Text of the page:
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May 7: Happy Birthday Amy Heckerling and Gary Cooper

0507HeckerlingCooper

Amy Heckerling is turning 63 today.  She studied film at NYU and then at the American Film Institute in Los Angeles.  At AFI she made a short film, Getting it Over With, and then was given her first feature assignment by Universal.  Although her filmography is fairly short, she has directed a pair of films that have substantially influenced the teen/high school genre—that first assignment, which was Fast Times at Ridgemont High, and a 1995 film that inaugurated a trend of updating literary classics to modern high school settings.

Gary Cooper (1901-1961) began acting in the final years of the silent film era, but he emerged as a star with his first sound picture, The Virginian (adapted from Owen Wister’s novel).  Through the thirties he remained a major star, working in romantic dramas like Morocco, adventure classics like The Lives of a Bengal Lancer and Beau Geste, and in the film that brought him his first Oscar nomination, Mr. Deeds Goes to Town.

Maybe his best year as an actor was 1941, when he reunited with Mr. Deeds’ director, Frank Capra, for Meet John Doe, and worked with Howard Hawks on two films.  One was Ball of Fire, where Cooper showed an unexpected talent for comedy, while the other was a war movie that brought Cooper a Best Actor Oscar:

Cooper remained a major star until his death from cancer in 1961.  Often thought of as a Western star, he actually made only about ten Westerns in the sound era.  One of them, however, was High Noon, which brought him his second Best Actor honor.  Some of his other major films from 1940 on included The Pride of the Yankees, For Whom the Bell Tolls, The Fountainhead, Vera Cruz, and Friendly Persuasion.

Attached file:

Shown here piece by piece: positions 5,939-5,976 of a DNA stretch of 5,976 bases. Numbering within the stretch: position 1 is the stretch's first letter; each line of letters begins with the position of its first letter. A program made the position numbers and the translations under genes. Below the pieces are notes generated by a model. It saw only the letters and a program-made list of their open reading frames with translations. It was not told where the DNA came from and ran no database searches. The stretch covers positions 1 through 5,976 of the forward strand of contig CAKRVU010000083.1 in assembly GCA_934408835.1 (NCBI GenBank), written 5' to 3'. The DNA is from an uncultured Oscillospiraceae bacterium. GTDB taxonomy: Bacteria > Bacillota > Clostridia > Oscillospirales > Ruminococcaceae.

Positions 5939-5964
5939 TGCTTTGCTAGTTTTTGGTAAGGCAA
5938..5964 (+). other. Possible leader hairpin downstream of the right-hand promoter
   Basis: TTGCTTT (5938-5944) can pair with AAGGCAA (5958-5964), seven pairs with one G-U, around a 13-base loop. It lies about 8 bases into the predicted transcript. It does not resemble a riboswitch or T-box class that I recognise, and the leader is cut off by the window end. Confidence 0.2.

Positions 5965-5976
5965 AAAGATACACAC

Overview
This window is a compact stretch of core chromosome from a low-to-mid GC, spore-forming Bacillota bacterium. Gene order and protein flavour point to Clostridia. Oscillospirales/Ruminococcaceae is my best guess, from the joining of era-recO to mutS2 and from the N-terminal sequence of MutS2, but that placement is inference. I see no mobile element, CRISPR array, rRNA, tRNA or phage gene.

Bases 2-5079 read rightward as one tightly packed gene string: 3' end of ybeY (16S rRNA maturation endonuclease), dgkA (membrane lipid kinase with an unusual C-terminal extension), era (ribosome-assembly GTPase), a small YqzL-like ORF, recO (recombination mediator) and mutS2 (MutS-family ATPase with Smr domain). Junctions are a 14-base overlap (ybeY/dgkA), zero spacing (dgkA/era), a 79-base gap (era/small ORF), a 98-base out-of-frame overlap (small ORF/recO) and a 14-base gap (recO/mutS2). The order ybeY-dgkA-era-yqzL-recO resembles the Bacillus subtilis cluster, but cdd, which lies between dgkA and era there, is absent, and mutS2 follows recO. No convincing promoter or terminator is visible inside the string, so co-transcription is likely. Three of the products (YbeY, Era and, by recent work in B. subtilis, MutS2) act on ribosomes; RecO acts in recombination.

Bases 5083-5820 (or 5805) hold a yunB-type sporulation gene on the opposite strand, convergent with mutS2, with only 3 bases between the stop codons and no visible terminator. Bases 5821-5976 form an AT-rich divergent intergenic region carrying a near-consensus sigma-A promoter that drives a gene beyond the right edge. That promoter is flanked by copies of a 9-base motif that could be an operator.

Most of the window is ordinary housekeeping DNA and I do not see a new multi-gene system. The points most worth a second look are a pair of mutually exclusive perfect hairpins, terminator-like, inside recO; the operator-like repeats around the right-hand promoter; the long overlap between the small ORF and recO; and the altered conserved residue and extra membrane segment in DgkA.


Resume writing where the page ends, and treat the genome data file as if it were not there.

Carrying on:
Carrie Henn made only one movie appearance, but it was a famous one, as Rebecca “Newt” Jorden in Aliens.  Henn, who went on to become a schoolteacher, celebrates her 41st today.

Breckin Meyer, who is 43 today, had a supporting role as Travis Birkenstock in Clueless, and is also known for starring in films like Road Trip and Garfield: The MovieIvan Sergei, who is turning 46, has had regular roles on a number of short-lived series, including Once a Thief and Jack & Jill, and recurring roles on others, such as CharmedAlexander Ludwig, who turns 25, plays Bjorn Ironside on Vikings; in 2015, probably to many people’s confusion, he appearered in both Final Girl and The Final GirlsDylan Gelula celebrates her 23rd; she was a regular on the short-lived series Jennifer Falls and plays the recurring part of Xanthippe Lannister Vorhees on Unbreakable Kimmy Schmidt.